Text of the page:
A Guide to Defamation Laws in Australia

What is defamation?

Defamation is an act of falsely publishing something that harms the reputation of an identifiable person without a legal excuse. The offence has an element of intent, where the publisher wishes to cause serious harm to the person, or without having regard to whether there is serious harm. Defamation can be a civil or criminal offence depending on the harm and nature of the act.

Civil Offence

The Defamation Act 2005 (NSW), which is similar to the other state and territory legislations across Australia, require three components to be established on the balance of probabilities:

  1. Publication: oral, written, or digital communication
  2. Identification: directly or indirectly identifying the allegedly defamed person
  3. Defamatory Material: defamatory meaning to the ‘ordinary, reasonable’ person

Criminal Offence

Under section 529(3) of the Crimes Act 1900 (NSW), an offence of criminal defamation may be committed if a person without lawful excuse, publishes material defamatory of another living person (the victim):

  1. knowing the matter to be false;
  2. and intentionally causing serious harm to the victim, or any other person, being reckless as to whether such harm has been caused.

The maximum penalty for criminal defamation is 3 years’ imprisonment.

However it’s unlikely you would ever be charged with the offence… here’s why.

What are my defences to a defamation action?

The Defamation Act lists statutory defences which are additional to a variety of available common law defences. The statutory defences include:

  • justification,
  • contextual truth,
  • absolute privilege,
  • publication of public documents,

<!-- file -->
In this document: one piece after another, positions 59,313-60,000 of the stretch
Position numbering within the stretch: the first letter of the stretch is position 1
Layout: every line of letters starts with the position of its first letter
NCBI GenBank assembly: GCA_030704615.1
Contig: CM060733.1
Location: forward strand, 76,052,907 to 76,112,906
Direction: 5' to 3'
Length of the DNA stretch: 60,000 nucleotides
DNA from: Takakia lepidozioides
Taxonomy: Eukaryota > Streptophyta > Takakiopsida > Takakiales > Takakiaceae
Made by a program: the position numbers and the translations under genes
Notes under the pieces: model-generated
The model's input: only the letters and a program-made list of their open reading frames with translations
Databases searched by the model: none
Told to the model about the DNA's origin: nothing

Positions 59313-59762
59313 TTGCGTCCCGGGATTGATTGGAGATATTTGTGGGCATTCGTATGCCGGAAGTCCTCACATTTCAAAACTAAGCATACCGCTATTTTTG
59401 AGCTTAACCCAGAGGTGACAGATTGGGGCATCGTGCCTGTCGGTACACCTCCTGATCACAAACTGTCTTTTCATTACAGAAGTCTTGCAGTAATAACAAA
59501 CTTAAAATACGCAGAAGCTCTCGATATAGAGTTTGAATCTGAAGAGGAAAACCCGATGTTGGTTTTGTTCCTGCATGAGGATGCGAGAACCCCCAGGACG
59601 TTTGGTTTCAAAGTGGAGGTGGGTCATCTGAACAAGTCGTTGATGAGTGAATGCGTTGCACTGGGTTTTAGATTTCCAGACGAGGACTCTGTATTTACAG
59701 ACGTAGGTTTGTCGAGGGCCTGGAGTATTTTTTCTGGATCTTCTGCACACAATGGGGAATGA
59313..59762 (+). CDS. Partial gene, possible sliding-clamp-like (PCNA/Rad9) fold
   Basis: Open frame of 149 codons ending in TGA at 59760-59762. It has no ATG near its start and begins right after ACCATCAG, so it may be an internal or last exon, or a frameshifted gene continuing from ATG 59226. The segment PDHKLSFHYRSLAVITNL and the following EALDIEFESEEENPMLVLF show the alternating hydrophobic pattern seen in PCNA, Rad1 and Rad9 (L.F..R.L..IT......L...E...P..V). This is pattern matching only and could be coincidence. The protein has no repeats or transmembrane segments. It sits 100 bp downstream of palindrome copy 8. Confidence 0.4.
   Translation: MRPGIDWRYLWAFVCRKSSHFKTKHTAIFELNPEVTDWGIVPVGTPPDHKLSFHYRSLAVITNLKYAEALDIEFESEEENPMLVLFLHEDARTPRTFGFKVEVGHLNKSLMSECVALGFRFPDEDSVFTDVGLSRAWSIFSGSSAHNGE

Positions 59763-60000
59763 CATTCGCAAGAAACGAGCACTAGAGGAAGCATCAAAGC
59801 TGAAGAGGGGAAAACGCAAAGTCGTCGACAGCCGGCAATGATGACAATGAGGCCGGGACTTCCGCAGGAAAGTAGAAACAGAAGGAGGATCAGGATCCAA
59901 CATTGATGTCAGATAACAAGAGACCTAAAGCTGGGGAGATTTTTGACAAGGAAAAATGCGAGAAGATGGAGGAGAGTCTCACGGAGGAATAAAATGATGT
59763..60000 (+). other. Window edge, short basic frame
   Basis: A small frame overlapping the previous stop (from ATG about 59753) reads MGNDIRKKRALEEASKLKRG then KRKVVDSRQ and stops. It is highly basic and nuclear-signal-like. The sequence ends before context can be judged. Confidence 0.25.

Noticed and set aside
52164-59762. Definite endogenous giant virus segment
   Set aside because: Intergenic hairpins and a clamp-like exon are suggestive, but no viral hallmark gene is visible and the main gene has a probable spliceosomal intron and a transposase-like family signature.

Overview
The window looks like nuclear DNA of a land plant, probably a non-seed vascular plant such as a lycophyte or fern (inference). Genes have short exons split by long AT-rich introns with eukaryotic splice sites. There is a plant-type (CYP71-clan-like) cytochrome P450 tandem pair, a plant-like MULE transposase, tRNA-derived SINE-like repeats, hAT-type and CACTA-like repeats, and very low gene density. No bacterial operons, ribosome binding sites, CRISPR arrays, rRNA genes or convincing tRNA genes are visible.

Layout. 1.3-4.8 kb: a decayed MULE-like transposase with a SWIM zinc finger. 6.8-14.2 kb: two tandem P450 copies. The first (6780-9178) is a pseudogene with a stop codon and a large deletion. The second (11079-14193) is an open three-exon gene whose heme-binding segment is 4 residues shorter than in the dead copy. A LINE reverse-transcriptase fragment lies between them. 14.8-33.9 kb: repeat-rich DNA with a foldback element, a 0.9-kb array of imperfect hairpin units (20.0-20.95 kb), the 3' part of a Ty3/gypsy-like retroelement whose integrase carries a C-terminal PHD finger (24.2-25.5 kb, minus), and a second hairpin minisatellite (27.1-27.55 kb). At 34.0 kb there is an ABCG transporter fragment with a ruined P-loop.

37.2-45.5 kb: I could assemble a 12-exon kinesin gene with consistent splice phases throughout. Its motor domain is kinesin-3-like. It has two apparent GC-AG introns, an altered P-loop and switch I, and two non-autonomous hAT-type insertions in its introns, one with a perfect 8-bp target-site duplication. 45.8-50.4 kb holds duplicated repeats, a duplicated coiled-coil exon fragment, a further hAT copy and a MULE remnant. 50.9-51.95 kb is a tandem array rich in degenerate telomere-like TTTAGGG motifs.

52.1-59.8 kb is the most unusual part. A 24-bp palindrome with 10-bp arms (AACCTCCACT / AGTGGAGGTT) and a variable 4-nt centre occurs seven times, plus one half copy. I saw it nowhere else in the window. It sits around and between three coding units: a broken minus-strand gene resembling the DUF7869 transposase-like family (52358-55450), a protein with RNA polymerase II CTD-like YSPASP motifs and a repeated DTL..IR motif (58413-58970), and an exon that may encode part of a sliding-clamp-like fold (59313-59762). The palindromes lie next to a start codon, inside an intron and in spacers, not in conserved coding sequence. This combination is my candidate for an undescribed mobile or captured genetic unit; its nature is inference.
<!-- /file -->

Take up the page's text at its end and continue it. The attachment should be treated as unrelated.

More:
• fair report or proceedings of public concern,
  • qualified privilege for provision of certain information,
  • honest opinion,
  • innocent dissemination
  • and triviality.

Time Limit

Under section 14B of the Limitations Act 1969 (NSW), a cause for action for defamation is not maintainable if brought after the end of a limitation period of 1 year from the date of publication. However, section 56A(2) allows a court to extend the time limit to 3 years if satisfied that it was unreasonable in the circumstances for the plaintiff to have commenced an action within 1 year from the date of publication.

A Recent Defamation Case

In the recent Supreme Court defamation case, Serge Benhayon, a former Sydney tennis coach who led the business Universal Medicine, lost his defamation case against blogger Esther Rockett, who claimed he was:

  • ‘dishonest,’
  • a ‘charlatan who makes fraudulent medical claims,’
  • and the leader of a ‘socially harmful cult.’

The spiritual healer used costly defamation proceedings to inflict pain on and intimidate the woman who exposed him in online posts. The defamation action failed and he was ordered to pay her legal costs.

Defamation proceedings have a substantial effect on freedom of speech. Therefore, the law must find a balance to protect a person’s reputation without impeding upon a liberal-democratic ideology that governs our society.

If you have been subject to defamation, contact us on (02) 9261 4281 or email

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Peter O'Brien

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O’Brien Criminal & Civil Solicitors
p: 02 9261 4281
a: Level 4, 219-223 Castlereagh St,
Sydney NSW 2000

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